As part of its research on young advisors, LIMRA studied the effects of mentoring on professionals looking to establish sales careers in financial services.
Among young advisors, 3 in 4 had a mentoring relationship. For the most part, their mentors were fellow advisors in the same firm. (Managers are more likely to serve as mentors in the affiliated insurance and independent channels.) Almost 60 percent of the time, the mentoring developed naturally without a formal program. (See chart.)
Young advisors said the most valuable benefit they receive from their mentor is simply having someone to approach with a question. Overall, 86 percent said this was a benefit and more than half chose it as the top mentoring benefit. Seven in ten said their mentor advised them about managing their practice with nearly a quarter saying this was the top benefit of having a mentor.
Participation in mentoring can often lead to "reverse mentoring" where mentor and mentee learn from each other and can form even stronger work relationships. For example, a mentor can help a Gen Y advisor with presentation skills and provide insight on how to build a successful practice. At the same time, the Gen Y professional can teach an experienced colleague about timesaving technology innovations and how to effectively incorporate social media into a practice.
The Hanover is one company that encourages mentoring relationships to benefit both mentor and mentee.
“Our new talent is eager to learn from our experienced employees, while our early-in-career professionals bring a new perspective and reverse mentoring for fresh ideas and new technological skills,” said Christine Bilotti-Peterson, senior vice president and chief human resources officer at The Hanover. “When coupled with the vast industry knowledge of our tenured employees, our multigenerational workforce is coming up with some very creative solutions. It’s a win for new talent, a win for experienced employees, and a win for our company.”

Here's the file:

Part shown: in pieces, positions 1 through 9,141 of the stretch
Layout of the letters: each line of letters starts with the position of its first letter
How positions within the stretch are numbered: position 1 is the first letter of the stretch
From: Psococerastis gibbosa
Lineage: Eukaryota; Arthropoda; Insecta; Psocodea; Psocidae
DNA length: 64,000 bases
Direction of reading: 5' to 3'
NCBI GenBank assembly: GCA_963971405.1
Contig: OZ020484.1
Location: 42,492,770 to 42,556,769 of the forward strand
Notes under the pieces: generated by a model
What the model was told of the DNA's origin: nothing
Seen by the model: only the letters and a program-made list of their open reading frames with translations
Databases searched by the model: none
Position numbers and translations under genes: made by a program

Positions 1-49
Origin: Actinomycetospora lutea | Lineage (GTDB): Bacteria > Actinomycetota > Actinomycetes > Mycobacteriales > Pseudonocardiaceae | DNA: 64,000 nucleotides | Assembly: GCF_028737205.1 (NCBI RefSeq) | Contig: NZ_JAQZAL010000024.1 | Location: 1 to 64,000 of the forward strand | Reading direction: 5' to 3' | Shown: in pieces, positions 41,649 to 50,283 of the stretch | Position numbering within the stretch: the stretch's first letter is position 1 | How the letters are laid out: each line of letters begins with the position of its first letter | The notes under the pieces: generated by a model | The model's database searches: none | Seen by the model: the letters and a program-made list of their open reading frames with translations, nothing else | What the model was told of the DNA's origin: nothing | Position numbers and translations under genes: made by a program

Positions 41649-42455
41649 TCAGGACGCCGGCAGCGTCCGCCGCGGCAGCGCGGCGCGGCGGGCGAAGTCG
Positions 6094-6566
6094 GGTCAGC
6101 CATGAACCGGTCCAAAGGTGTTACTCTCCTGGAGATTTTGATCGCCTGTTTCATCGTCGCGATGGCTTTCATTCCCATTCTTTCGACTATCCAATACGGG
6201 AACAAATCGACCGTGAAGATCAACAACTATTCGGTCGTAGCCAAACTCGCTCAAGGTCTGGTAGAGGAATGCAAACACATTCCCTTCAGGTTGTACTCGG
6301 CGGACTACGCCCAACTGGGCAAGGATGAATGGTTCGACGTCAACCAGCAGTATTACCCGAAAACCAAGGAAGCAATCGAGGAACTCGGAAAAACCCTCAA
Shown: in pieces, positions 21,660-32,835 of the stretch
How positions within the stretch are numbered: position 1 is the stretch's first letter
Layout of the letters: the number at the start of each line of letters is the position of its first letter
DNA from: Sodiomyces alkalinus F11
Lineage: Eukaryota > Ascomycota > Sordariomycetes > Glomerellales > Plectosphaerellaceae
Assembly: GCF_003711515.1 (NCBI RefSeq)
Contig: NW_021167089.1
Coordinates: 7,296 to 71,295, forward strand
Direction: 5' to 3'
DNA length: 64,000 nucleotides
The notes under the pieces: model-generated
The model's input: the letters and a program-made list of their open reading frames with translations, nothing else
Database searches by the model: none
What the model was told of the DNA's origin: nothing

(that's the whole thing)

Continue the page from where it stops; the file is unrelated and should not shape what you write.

Beyond mentoring relationships, a majority of young advisors partner at least some of the time with another professional. Forty-four percent said they plan to partner more. These partnering efforts bring together financial professionals of all ages and result in more varied service offerings to their clients and prospects.
Whether they work with a mentor or form networking and study groups, Gen Y advisors have found that collaboration can lead to financial success. Prior LIMRA research found that insurance professionals who collaborate earn 49 percent more than those who do not.
The absence of a mentoring relationship can also have an impact. Twenty percent of young advisors did not have a mentor but wish they had one. Compared to those who had a mentor, this group was less likely to be “very satisfied” with their career and less certain they will "absolutely stay" in it.